Oregon Liquor and Cannabis Commission Temporarily Halts License Approvals
The Oregon Liquor and Cannabis Commission (OLCC) announced on June 11 that it has paused the processing of recreational cannabis licenses received after June 15. All applications received after June 15 are being set aside until the first batch of outstanding approvals and renewals is completed, clearing out the backlog. “The OLCC will consider as ‘received’ an application submitted through the OLCC online license application system by June 15, 2018 even if it does not include an approved LUCS,” the announcement read. A LUCS is a land use compatibility statement used by the OLCC. The OLCC will contact and request a LUCS from applicants who do not submit the form with their application. In addition, the OLCC may consider an application incomplete if an approved LUCS is not submitted within 60 days of the OLCC request, unless an extension is granted.
Outdoor Harvest Regulations to Ramp Up Drastically
According to a press release dated June 15, The Oregon Liquor and Cannabis Commission (OLCC) intends to require cultivators provide them with five harvest dates 24 to 72 hours before their first harvest. Inspectors will monitor harvests to ensure that businesses stay in compliance. “Staff has identified harvest as an opportunity for diversion and is seeking to adopt a notification requirement for outdoor growers,” the notification read. “This would require outdoor growers to notify the Commission of five harvest dates 24-hours before the first planned harvest date.” The harvest requirement wouldn’t apply to indoor cultivators, given the fact that they constantly harvest year-round. Regulators worry that damaged harvests could be funneled into the black market, and even obtain higher amounts of money. The requirement isn’t expected to be popular among Oregon’s cultivation companies. The notification is intended to allow staff to have ample time to monitor harvests.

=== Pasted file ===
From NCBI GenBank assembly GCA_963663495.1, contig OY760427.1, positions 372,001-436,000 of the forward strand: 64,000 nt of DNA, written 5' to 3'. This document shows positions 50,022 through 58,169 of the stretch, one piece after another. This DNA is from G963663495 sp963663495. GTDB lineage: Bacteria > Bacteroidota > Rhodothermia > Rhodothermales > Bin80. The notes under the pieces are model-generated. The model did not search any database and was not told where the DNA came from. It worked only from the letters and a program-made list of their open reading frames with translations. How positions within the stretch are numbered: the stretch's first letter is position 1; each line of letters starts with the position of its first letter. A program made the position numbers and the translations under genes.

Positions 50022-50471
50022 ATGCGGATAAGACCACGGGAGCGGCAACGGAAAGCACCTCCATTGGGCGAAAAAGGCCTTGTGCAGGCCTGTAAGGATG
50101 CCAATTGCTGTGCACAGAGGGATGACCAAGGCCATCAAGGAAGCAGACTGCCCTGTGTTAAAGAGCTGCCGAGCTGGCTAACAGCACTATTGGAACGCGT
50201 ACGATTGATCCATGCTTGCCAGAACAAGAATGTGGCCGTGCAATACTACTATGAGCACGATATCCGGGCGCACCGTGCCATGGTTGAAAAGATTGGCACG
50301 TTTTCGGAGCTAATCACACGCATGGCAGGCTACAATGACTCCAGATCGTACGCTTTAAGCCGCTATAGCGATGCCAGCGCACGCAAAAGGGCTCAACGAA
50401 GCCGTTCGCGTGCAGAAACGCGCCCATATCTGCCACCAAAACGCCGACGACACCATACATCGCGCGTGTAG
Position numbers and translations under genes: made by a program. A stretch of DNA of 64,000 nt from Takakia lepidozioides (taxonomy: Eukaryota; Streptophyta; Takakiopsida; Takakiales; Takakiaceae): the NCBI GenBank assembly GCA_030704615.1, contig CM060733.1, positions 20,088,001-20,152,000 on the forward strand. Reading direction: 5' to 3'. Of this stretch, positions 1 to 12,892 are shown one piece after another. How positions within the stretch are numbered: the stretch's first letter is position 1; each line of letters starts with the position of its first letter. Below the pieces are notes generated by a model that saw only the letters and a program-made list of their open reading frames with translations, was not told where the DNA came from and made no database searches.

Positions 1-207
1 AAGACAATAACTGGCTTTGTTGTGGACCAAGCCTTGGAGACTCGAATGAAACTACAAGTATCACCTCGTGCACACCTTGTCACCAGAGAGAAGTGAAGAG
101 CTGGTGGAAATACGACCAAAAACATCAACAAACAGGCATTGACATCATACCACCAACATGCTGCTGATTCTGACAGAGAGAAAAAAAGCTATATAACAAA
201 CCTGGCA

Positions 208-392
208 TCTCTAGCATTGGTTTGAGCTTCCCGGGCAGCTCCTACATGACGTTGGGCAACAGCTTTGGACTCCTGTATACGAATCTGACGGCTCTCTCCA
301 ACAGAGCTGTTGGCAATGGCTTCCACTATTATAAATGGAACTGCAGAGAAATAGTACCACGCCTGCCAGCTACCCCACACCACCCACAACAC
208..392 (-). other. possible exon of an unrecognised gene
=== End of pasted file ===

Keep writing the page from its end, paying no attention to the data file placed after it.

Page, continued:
City Officials Approve Cannabis Retail Outlet in Sorrento Valley
A new recreational cannabis outlet to be located in Sorrento Valley was approved by the San Diego City Council on June 18. “As we all know, an overwhelming number of voters supported Prop. 64 and I, along with my colleagues, approved responsible regulation of the entire supply chain,” City Council President Pro Tem Barbara Bry stated. Belinda Smith, the owner of the new business, will partner with OutCo in El Cajon to open the 1,451-square-foot facility, which was formerly a bank. Before making the decision, members of the city’s planning commission were invited to tour OutCo in El Cajon for a preview of what to expect, but declined to take the tour, and the commission opposed the new location. In the end however, the city council felt that the business was compliant and granted it approval. The retail outlet could begin operation as early as September.